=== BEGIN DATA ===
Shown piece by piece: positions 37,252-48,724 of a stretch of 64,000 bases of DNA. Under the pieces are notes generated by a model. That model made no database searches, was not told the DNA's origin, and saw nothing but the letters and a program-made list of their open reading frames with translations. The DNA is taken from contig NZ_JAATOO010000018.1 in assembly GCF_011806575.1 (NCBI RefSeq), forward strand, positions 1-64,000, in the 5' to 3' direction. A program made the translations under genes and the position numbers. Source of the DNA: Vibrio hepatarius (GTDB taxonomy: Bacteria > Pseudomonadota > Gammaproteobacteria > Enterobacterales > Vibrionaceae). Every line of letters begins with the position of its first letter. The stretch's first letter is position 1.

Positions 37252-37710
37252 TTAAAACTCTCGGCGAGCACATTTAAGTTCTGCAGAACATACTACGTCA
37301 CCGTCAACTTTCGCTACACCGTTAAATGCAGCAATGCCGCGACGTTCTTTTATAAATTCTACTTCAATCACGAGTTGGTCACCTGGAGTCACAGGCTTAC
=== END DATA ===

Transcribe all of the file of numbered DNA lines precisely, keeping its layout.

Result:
Shown piece by piece: positions 37,252-48,724 of a stretch of 64,000 bases of DNA. Under the pieces are notes generated by a model. That model made no database searches, was not told the DNA's origin, and saw nothing but the letters and a program-made list of their open reading frames with translations. The DNA is taken from contig NZ_JAATOO010000018.1 in assembly GCF_011806575.1 (NCBI RefSeq), forward strand, positions 1-64,000, in the 5' to 3' direction. A program made the translations under genes and the position numbers. Source of the DNA: Vibrio hepatarius (GTDB taxonomy: Bacteria > Pseudomonadota > Gammaproteobacteria > Enterobacterales > Vibrionaceae). Every line of letters begins with the position of its first letter. The stretch's first letter is position 1.

Positions 37252-37710
37252 TTAAAACTCTCGGCGAGCACATTTAAGTTCTGCAGAACATACTACGTCA
37301 CCGTCAACTTTCGCTACACCGTTAAATGCAGCAATGCCGCGACGTTCTTTTATAAATTCTACTTCAATCACGAGTTGGTCACCTGGAGTCACAGGCTTAC